The family of deceased Penn State head coach Joe Paterno is unsurprisingly unhappy about Penn State's decision to remove a statue in his honor.
"Tearing down the statue of Joe Paterno does not serve the victims of Jerry Sandusky's horrible crimes or help heal the Penn State Community. We believe the only way to help the victims is to uncover the full truth. The Freeh report, though it has been accepted by the media as the definitive conclusion on the Sandusky scandal, is the equivalent of an indictment — a charging document written by a prosecutor — and an incomplete and unofficial one at that.
"To those who truly want to know the truth about Sandusky, it should matter that Joe Paterno has never had a hearing; that his legal counsel has never been able to interview key witnesses, all of whom are represented by lawyers and therefore unavailable; that there has never been an opportunity to review critical evidence which has not been made public; that selective evidence and the opinion of Mr Freeh is treated as the equivalent of a fair trial. Despite this obviously flawed and one-sided presentation, the University believes it must acquiesce and accept that Joe Paterno has been given a fair and complete hearing. We think the better course would have been for the University to take a strong stand in support of due process so that the complete truth can be uncovered.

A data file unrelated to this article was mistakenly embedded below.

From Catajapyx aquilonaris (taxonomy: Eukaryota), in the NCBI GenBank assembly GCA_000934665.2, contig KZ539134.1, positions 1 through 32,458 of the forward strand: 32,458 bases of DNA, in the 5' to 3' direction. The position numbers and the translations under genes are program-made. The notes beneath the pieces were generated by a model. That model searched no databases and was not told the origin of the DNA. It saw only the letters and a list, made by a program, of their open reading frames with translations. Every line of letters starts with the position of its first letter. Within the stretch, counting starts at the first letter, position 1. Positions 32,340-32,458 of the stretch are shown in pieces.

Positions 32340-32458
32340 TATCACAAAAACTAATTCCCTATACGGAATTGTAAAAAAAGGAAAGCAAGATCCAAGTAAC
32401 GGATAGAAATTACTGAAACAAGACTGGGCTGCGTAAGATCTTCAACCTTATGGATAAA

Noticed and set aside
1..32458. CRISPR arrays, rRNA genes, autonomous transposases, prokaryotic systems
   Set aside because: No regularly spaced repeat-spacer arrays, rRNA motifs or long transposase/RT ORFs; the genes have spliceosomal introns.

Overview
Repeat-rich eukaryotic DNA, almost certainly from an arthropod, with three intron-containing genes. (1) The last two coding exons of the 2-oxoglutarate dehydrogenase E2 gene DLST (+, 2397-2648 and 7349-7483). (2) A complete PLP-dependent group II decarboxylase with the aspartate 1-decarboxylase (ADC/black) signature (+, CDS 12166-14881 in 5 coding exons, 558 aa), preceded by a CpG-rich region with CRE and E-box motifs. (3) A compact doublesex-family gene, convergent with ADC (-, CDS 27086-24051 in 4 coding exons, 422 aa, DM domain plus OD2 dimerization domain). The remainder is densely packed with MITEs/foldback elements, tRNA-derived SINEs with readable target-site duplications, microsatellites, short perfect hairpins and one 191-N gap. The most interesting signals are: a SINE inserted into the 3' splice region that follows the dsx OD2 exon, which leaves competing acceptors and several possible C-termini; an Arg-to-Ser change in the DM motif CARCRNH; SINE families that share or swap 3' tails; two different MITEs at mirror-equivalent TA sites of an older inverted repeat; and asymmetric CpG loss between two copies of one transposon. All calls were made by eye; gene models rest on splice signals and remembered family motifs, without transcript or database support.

"It is not the University's responsibility to defend or protect Joe Paterno. But they at least should have acknowledged that important legal cases are still pending and that the record on Joe Paterno, the Board and other key players is far from complete."
Yes, well. Paterno might well have ended up being tried, had he survived. The decisions currently being made about him aren't of a legal nature, though; they're questions of whether the university ought to continue to celebrate Paterno when nearly all available evidence suggests that, at the bare minimum, he didn't do nearly enough to stop Sandusky from using the Penn State football program to abuse children. Having a statue of yourself on display is not a legal right.
The Paterno family's recent statements to the press have taken on an increasingly sad, desperate quality. That's understandable, since Paterno's remarkable fall from grace has to hurt his family more than anyone.